Monster-in-Law? The Effect of Coresident Mother-in-Law on the Welfare of Bangladeshi Daughters-in-Law
Rekha Varghese, University of Chicago
In countries where the patriarchal joint family is the norm, most women live with their husband’s family in the early years of marriage. This paper investigates the causal effect of coresidence with the mother-in-law on the welfare of daughters-in-law. Data on 4053 currently married women of rural Bangladesh is analyzed using Fixed Effects and Heckman’s Selection Correction models to capture the ‘mother-in-law effect’. Results indicate that living with the mother-in-law undermine women’s autonomy and adversely affect their well-being. Women coresiding with the mother-in-law are less likely to participate in microcredit projects. Mothers-in-law also have detrimental effects on the BMI of coresident daughters-in-law. The study sheds light on the degree of responsibility that women themselves have in perpetuating their inferior status, and indicates the need for using targeted behavior change communication tools to promote female empowerment and improve the utilization of developmental programs in areas ranging from women’s healthcare to microcredit.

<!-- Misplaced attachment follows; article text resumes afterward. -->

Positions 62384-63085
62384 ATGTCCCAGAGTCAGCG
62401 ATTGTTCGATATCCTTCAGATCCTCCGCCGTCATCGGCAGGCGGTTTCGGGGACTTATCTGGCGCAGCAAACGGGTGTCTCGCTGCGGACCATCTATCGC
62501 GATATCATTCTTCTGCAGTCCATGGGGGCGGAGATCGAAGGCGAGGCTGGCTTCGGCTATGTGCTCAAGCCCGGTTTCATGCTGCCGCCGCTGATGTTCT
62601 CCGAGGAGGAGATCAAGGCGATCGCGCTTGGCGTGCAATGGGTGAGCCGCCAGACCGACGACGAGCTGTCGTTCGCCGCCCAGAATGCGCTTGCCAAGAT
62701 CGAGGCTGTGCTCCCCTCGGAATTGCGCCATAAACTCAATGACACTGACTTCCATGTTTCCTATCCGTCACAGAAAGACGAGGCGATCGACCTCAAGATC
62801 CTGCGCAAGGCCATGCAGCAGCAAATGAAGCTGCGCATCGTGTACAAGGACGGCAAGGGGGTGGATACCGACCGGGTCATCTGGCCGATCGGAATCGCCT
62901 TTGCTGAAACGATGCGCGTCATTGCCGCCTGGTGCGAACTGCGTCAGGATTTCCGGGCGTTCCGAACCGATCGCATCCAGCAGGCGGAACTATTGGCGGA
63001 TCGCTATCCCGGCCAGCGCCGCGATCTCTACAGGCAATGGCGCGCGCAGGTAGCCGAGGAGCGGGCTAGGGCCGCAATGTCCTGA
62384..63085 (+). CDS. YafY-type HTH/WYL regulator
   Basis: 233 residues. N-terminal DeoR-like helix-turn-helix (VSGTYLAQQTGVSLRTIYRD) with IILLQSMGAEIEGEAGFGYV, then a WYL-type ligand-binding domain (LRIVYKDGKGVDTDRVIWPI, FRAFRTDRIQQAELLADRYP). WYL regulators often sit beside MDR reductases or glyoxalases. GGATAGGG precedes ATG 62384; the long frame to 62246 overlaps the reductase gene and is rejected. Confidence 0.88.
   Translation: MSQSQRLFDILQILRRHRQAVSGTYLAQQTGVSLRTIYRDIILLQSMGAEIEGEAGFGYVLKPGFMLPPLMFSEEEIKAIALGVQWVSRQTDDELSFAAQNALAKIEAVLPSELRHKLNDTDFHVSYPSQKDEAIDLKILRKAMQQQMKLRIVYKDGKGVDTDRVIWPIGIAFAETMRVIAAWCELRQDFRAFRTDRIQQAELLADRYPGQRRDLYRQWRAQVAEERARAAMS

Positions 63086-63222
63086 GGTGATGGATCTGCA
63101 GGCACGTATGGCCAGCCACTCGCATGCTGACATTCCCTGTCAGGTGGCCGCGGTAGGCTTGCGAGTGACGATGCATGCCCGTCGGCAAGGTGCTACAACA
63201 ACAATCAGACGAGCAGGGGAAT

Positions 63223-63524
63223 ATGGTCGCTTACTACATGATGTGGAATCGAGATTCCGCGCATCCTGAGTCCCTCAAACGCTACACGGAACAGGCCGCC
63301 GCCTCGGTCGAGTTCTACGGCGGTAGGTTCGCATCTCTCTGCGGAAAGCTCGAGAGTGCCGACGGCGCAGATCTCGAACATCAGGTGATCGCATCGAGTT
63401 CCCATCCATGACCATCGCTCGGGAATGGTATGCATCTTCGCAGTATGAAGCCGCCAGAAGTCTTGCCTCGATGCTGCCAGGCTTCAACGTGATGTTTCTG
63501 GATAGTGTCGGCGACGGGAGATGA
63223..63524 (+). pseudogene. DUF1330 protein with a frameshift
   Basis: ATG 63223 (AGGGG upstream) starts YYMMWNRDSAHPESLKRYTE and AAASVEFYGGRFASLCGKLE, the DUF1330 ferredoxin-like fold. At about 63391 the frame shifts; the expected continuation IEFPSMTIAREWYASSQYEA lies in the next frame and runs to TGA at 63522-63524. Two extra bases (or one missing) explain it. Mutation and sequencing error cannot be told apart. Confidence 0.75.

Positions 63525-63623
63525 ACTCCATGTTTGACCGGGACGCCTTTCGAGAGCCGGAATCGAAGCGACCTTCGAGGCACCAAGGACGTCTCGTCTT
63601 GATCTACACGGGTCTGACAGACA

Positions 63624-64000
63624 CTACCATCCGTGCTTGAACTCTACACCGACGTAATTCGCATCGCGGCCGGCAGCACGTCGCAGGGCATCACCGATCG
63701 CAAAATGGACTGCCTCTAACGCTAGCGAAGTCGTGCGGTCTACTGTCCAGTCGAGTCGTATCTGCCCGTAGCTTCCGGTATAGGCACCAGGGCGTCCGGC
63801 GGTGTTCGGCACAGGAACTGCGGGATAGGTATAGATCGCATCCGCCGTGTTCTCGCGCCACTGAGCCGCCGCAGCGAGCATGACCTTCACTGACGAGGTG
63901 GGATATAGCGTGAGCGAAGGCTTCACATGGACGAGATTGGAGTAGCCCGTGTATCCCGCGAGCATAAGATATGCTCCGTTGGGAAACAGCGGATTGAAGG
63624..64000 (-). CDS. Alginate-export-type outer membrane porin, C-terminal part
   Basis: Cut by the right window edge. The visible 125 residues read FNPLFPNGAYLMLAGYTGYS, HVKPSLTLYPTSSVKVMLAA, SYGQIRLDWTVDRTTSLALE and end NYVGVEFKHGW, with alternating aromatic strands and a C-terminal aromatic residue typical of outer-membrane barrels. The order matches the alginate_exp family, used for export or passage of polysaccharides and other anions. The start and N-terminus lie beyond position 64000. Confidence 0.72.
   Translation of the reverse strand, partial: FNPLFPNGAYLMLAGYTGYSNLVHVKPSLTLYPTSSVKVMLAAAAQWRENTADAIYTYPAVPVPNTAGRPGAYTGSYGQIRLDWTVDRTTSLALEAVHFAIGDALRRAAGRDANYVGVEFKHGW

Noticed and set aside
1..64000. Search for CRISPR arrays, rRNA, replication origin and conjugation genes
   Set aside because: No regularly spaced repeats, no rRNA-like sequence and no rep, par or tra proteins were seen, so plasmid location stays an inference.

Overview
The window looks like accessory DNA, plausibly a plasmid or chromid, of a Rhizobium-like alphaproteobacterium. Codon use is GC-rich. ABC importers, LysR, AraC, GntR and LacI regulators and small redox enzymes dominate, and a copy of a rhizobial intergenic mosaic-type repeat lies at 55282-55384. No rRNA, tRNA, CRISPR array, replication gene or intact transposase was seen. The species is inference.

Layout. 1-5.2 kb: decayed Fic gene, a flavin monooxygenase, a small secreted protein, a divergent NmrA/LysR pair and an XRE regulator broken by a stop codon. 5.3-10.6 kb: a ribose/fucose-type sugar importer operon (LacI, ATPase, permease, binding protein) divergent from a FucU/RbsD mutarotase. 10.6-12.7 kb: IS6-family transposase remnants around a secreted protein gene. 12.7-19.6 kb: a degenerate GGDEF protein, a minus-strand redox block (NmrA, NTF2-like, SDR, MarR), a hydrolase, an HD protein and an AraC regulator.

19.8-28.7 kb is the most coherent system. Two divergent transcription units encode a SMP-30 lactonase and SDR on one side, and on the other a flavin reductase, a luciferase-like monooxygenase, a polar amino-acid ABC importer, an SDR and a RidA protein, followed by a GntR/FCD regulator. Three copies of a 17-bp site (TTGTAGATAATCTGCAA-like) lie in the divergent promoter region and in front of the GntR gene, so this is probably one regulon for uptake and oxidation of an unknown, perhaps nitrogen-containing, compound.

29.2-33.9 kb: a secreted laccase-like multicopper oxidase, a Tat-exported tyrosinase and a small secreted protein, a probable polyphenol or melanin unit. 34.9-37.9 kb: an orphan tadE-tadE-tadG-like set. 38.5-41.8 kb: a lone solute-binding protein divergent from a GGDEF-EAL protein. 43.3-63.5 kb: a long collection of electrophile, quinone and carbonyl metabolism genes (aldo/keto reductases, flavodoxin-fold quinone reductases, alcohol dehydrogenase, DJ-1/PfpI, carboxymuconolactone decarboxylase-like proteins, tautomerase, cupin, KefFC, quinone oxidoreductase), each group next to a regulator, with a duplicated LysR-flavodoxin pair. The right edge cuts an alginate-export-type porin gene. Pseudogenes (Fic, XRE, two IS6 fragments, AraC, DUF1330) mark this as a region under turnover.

Presented in Poster Session 4